The Business Benefits of Implementing a Supplier Diversity Program in Your School or University
How Implementing a Supplier Diversity Program in Your School or University Provides Significant Benefits to Your Bottom Line
Have you considered implementing a supplier diversity program in your organization? What type of impact are your current suppliers making in the community? Are you embracing supplier diversity?
These important questions were asked by Titus Martin and Mike Mast of E&I Cooperative Services at PaymentWorks’ recent live event.
Before we get into the value of implementing a supplier diversity program, let’s define a key term.
Supplier diversity, also known as vendor diversity, is the practice of promoting and utilizing a diverse range of suppliers in the procurement process.
Diverse suppliers, or vendors, are defined as businesses that are owned at least 51% by a disadvantaged or minority group.
In other words, “supplier diversity is about driving value into communities of color,” said Titus. “That includes minority-owned, women-owned, veteran-owned, disabled, etc.”
This means that businesses owned by minorities, women, veterans, and disabled individuals are given an equal opportunity to participate in the procurement process.
When organizations embrace supplier diversity, all parties flourish–including your bottom line, as Titus explains.
The importance of implementing a supplier diversity program has deep roots in American history.
Dating back to the Civil Rights movement, supplier diversity has been an important topic in business, with many companies implementing programs to promote and support the use of diverse suppliers.
Below are two famous examples.
UPS has been an advocate of supplier diversity for some time, launching their own program in 1992. Today, their annual supplier diversity spend is about $2.6 billion and they partner with about 6,000 diverse vendors
IBM is known as an early leader in supporting and acting upon supplier diversity, launching their program in the Civil Rights Era of the 1960s. By 2020, the company’s global supplier diversity spend was $2.6 billion. IBM also committed to dedicating 15% of its first-tier spend on black-owned vendors by 2025.
The practice of supplier diversity is not limited to the private sector. Higher education institutions, as Titus and Mike discussed, also have a social and ethical responsibility to implement a supplier diversity program in their vendor management strategy.
By supporting diverse suppliers, higher education institutions can ensure that they support businesses that may otherwise face discrimination in the procurement process.
Think about supplier diversity this way. If you’re a higher education institution, you want to promote your school as the organization of choice.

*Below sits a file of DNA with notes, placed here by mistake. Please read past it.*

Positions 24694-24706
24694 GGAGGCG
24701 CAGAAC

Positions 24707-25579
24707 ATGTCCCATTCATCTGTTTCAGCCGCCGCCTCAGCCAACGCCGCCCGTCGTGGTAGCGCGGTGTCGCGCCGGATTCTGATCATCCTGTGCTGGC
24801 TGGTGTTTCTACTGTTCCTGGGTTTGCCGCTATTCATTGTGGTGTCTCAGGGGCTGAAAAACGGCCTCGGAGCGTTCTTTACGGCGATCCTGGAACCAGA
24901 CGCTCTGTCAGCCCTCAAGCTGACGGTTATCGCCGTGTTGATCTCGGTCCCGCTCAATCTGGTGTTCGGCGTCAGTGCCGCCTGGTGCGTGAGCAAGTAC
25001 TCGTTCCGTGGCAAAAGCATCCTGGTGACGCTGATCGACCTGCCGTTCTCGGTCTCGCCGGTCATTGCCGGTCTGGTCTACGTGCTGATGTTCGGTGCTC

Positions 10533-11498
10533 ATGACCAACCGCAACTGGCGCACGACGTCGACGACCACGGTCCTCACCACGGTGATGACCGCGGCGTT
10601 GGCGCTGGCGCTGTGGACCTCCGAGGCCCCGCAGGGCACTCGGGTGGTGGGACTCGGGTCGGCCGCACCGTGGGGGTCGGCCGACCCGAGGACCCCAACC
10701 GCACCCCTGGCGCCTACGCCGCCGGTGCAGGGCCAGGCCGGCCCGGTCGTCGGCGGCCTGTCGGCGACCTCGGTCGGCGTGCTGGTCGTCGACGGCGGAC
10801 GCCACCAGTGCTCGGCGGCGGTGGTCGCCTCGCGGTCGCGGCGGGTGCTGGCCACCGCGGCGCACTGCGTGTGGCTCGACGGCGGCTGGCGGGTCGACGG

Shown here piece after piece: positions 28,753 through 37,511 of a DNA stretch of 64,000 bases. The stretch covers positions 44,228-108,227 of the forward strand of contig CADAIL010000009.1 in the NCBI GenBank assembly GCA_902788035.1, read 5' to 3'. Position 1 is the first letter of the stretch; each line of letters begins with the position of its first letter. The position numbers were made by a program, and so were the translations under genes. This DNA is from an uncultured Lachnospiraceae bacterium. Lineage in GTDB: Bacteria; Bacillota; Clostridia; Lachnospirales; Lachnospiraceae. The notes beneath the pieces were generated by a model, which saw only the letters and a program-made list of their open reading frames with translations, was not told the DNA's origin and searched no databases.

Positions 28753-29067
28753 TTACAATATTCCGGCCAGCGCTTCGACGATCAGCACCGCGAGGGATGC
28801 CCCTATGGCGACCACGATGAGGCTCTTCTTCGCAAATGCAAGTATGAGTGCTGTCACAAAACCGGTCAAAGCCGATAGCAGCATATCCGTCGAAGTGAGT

But promoting your school as the organization of choice comes with an important responsibility to the community in which your school resides–especially because your institution is powered by precious community resources.
Namely, you have an obligation to bring economic impact, such as job creation, to that community. What happens when you invest in your community? The local economy flourishes.
For example, certified minority-owned businesses make an immediate, direct impact by hiring at their firms from within the community.
As a result, more workplaces and supply chains become more inclusive and therefore more innovative, thanks to the diversity of thought available.
When the local economy flourishes thanks to more diverse and innovative businesses, your school becomes more attractive to students and faculty seeking professional and social opportunities to go–and stay–there.
By diversifying your suppliers, you can also benefit from the financial incentive of investing in suppliers from minority markets.
Minority markets are driving business expansion in many areas. According to recent data from the U.S. Census, the largest consumer markets in the country have the highest representation of ethnic minorities.
Additionally, combined buying power of Black, Hispanic, and Native Americans have expanded from $671 billion in 1990 to $4.9 trillion in 2020.
Source: Supplier IO 2022 State of Supplier Diversity Report
The reasons for companies investing in diverse vendors are shifting. In 2017, almost 50% of companies implemented supplier diversity programs to comply with government regulations.
In 2022, only about 30% of companies cited government compliance as their primary driver, while 81% of companies were driven by a desire for better workplace culture and more inclusiveness as their main reason for supporting minority vendors.
Many businesses are also recognizing the bottom-line results that diversifying their supply chain can deliver, such as improved competitiveness, achieving Corporate Social Responsibility (CSR) initiatives, and improving brand image.
Implementing a supplier diversity program may seem complex, but it can be done. Below are a few things you can do to begin this work at your institution.
Supplier diversity is a non-negotiable. We want you to have everything you need to start investing in minority vendors. Below are a couple of additional resources.
Vendor Onboarding in 2023: Who are You Doing Business With?
Want More UVA? Their Vendor Management Tips
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